The recent fall in consumption may be one of the few benefits of the recession, but it highlights the strong association between economic affordability and alcohol consumption.5 This reinforces the need for alcohol pricing policies. International evidence strongly supports the notion that modulating price substantially reduces alcohol consumption and associated harms, but how is it best done? Increases in duty can be effective, but these increases particularly hit on-licence traders such as pubs. It is home drinking that has escalated, and big chain supermarkets can offset the effect of duty increases through discounting and special offers. Conversely, setting a minimum unit price can differentially affect the off-licence trade and has been supported by, among others, the last chief medical officer for England,6 the Academy of Medical Sciences,7 and the House of Commons Health Committee.4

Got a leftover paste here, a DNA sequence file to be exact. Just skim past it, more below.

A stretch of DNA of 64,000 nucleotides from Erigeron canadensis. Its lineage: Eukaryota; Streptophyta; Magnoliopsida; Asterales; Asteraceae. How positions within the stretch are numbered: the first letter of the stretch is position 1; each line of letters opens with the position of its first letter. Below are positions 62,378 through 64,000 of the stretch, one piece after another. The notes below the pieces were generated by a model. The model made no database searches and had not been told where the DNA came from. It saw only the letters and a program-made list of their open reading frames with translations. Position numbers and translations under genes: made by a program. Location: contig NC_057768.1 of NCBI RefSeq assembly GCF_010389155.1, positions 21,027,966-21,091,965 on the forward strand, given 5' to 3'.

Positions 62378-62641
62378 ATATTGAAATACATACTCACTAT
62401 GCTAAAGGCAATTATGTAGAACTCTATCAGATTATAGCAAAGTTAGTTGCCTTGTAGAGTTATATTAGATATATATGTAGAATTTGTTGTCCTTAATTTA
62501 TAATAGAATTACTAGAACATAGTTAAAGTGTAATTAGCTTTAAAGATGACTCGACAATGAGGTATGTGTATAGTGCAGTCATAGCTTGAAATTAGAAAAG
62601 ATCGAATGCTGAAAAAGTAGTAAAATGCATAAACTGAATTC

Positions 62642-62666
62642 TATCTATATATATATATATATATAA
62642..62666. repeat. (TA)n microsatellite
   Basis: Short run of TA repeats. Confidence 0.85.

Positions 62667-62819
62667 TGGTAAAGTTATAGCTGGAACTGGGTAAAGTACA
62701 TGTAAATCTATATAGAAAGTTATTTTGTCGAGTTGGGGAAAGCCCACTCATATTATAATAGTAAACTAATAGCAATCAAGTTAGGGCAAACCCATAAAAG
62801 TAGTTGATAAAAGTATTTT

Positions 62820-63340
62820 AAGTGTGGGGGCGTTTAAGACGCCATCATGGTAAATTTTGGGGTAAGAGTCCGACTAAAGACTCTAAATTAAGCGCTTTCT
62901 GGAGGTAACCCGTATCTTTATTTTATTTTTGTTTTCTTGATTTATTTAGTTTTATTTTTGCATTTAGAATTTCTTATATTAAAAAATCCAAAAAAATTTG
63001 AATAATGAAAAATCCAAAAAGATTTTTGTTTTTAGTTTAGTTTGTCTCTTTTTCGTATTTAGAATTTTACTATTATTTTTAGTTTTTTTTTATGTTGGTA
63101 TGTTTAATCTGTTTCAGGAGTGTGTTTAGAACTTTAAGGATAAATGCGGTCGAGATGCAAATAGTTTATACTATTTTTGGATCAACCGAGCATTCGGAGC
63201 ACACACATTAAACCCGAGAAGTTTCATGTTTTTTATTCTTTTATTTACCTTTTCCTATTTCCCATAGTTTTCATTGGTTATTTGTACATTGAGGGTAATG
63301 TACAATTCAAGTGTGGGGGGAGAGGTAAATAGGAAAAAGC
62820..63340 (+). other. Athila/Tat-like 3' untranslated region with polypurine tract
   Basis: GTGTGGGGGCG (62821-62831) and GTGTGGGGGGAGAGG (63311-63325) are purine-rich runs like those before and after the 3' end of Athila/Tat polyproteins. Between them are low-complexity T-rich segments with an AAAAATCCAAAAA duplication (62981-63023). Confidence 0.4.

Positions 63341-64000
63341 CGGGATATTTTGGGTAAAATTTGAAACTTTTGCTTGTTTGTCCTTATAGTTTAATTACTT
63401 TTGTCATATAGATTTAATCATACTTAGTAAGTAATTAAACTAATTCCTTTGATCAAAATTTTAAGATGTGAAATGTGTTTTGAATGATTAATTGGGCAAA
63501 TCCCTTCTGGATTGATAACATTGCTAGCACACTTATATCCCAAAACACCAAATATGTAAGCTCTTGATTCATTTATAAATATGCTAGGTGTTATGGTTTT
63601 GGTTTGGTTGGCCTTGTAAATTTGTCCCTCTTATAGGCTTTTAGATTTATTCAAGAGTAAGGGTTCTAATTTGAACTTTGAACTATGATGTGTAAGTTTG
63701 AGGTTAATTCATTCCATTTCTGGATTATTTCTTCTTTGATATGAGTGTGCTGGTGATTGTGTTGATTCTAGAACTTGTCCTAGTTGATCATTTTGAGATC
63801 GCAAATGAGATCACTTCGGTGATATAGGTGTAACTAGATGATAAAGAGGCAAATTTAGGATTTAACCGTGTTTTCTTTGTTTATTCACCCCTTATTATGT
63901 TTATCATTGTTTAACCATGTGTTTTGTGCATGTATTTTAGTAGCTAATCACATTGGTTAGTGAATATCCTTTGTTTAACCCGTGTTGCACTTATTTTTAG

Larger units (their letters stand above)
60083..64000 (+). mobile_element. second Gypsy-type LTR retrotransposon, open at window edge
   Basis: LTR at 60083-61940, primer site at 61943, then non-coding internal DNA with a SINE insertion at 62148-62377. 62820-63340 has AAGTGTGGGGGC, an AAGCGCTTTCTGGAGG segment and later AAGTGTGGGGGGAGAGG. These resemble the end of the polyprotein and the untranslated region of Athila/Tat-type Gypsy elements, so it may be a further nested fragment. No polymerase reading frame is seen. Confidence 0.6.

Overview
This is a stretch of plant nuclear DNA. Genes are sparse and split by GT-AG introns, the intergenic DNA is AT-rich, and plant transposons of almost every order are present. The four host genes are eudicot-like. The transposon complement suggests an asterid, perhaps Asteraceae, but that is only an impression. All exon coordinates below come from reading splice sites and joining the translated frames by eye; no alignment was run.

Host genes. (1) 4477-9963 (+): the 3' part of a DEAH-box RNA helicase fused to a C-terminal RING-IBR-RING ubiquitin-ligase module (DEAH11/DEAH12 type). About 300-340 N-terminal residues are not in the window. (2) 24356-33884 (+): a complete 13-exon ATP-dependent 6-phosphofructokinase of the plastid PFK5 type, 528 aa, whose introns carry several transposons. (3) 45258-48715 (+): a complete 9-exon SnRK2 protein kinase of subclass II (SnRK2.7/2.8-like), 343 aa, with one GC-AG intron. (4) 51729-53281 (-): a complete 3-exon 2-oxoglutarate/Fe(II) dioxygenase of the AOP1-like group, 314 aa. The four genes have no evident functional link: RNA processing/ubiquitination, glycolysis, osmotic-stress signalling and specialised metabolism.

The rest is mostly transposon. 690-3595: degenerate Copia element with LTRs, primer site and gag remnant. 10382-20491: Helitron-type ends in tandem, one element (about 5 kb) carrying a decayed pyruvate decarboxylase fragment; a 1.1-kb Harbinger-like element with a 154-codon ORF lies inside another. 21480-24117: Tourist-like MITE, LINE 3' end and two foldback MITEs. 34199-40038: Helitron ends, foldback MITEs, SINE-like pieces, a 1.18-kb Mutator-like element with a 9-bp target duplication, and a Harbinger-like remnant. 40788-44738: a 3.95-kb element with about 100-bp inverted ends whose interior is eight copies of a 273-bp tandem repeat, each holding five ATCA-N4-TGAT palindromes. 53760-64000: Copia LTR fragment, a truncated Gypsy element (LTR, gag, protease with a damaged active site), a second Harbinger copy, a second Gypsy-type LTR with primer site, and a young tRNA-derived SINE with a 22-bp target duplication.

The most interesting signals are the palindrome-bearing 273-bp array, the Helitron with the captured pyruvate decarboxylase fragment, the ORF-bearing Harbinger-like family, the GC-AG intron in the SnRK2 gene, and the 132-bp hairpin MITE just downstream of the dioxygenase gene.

The proposed targets set by the government are less than half the £0.50 a unit minimum recommended by health professionals. Recent UK estimates suggest that a £0.50 minimum price per unit would lead to 3393 fewer deaths, 97 900 fewer hospital admissions, 45 800 fewer crimes, 296 900 fewer sick days, and a total saving of £15bn over 10 years.8 It is estimated that 75-80% of alcohol is consumed by the 20-25% of people who misuse it. Any pricing policy will mainly target heavy drinkers, who buy 15 times more alcohol than moderate drinkers, spend 10 times as much a year, and pay 40% less per litre of pure alcohol through cheaper preferences.8 Concerns that minimum unit price might affect the average British family were allayed by recent calculations showing that the overall effect should be a reduction in average weekly supermarket bills for most people, who would no longer be subsidising alcohol purchases for the harmful and hazardous drinker.9